89% of our survey respondents expect their local settlement cycles to shorten to T+0 or T+1 within the next five years. This means a vast amount of change ahead for an extended period. As firms across the world are discovering with their preparations to T+1 settlement cycles in the US and Canada next year, the impacts of accelerated settlement are profound and touch everything from trade fails to headcounts and treasury requirements. Next year’s transition will impact up to eight different departments in each organization but in differing ways, depending most of all on where firms are located in the world. Those in Europe and Asia will be profoundly impacted by the treasury implications of T+1, while those in North America contend with regulatory requirements and securities lending liquidity.
 
With each market transition, the industry’s best-practice sharpens a little. After India’s T+1 move in early 2023,  the path towards market readiness is clear: First get clients and counterparties engaged; then drive internal automation; and finally put in place resources and location strategies. Across all of these areas, the ability to depend on real-time communications, feeding a realtime view of inventory is increasingly critical.
 
With each market move increasing dislocation risks between different global settlement cycles, the likelihood of the T+1 domino effect continuing is high.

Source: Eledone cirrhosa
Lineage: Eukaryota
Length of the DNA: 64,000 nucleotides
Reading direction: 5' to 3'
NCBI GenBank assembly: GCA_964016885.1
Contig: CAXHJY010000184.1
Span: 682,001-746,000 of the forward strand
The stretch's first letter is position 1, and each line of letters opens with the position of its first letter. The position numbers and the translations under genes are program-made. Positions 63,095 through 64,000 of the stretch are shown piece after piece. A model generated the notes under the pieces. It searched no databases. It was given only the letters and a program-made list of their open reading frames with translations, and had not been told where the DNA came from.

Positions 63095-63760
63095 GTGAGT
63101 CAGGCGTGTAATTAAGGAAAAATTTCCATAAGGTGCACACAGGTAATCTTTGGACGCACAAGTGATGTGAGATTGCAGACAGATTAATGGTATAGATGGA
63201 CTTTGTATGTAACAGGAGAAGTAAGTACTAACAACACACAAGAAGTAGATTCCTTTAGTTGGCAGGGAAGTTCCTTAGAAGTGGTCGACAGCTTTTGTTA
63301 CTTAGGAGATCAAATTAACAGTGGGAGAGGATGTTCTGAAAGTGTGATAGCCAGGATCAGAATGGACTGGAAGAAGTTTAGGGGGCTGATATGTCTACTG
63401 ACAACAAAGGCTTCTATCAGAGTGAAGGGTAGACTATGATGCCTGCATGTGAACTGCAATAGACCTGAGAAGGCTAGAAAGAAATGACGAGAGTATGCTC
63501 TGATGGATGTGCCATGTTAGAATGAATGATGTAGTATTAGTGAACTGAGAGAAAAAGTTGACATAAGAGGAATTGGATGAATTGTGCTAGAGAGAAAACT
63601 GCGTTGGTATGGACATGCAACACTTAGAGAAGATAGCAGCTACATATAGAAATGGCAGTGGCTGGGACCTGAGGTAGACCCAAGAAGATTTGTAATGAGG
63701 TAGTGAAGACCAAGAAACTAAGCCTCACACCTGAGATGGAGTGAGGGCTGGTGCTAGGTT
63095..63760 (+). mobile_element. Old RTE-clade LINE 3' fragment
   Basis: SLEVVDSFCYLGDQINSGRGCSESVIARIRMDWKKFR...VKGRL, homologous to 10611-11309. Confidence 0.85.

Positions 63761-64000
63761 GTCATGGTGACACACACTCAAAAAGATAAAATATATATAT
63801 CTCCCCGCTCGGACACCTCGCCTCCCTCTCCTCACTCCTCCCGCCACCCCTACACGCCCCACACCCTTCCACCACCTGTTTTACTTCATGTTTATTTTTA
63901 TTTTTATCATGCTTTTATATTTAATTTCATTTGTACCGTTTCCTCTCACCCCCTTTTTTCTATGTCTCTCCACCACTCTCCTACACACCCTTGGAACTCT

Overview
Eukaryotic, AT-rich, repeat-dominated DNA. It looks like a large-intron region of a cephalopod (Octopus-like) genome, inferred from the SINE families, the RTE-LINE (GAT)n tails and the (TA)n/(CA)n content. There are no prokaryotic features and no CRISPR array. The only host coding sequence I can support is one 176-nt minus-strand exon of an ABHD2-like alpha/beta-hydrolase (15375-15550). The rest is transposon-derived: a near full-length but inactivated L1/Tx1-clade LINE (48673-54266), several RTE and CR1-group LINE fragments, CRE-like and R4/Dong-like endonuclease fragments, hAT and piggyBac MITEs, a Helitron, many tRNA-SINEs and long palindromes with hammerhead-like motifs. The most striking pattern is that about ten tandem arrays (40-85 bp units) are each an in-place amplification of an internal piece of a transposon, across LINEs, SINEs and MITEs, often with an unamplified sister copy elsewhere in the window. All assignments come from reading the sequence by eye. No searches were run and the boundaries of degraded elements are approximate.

DLT and digital assets 

2023 sees 74% of our respondents engaging in distributed ledger technology (DLT) and digital asset initiatives (increased from 47% in 2022), in a clear sign that the DLT momentum continues to grow, despite negative news headlines around FTX and other initiatives. But while digital asset and crypto-currency activity continues (notably in Europe and Asia), building and preparation activity seems increasingly focused on DLT and tokenization, as the industry looks to leverage the choice and flexibility that the technology offers in operating processes and market rules.
 
 
As this increased activity moves into live environments, the dependencies that lie ahead are becoming more granular. In need of a currency leg for digitized transactions, the industry is increasingly bullish on their expectations of digital cash being operational within five years (through a range of Central Bank Digital Currencies (CBDCs) and more commercial mechanisms).1 Organizationally, the focus is increasingly on those whose role it is to govern our infrastructures — not just regulators but also risk, compliance and finance teams. Technologically, there has also been a marked shift in who is expected to manage the burden of legacy platform connectivity — from the market participant to the provider. And lastly, but not least importantly, financial markets regulators across the globe are sharpening their guidelines and legislations to ensure continued oversight on market integrity and investor protection.
 
Looking ahead, the continued momentum of DLT and digital assets looks set to depend on two factors. First is the sell-side’s ability to successfully engage the buyside, using a narrative that is built around the needs of a portfolio manager (more than an operations head today). Second is the ability to change industry processes to realize the benefits that DLT offers.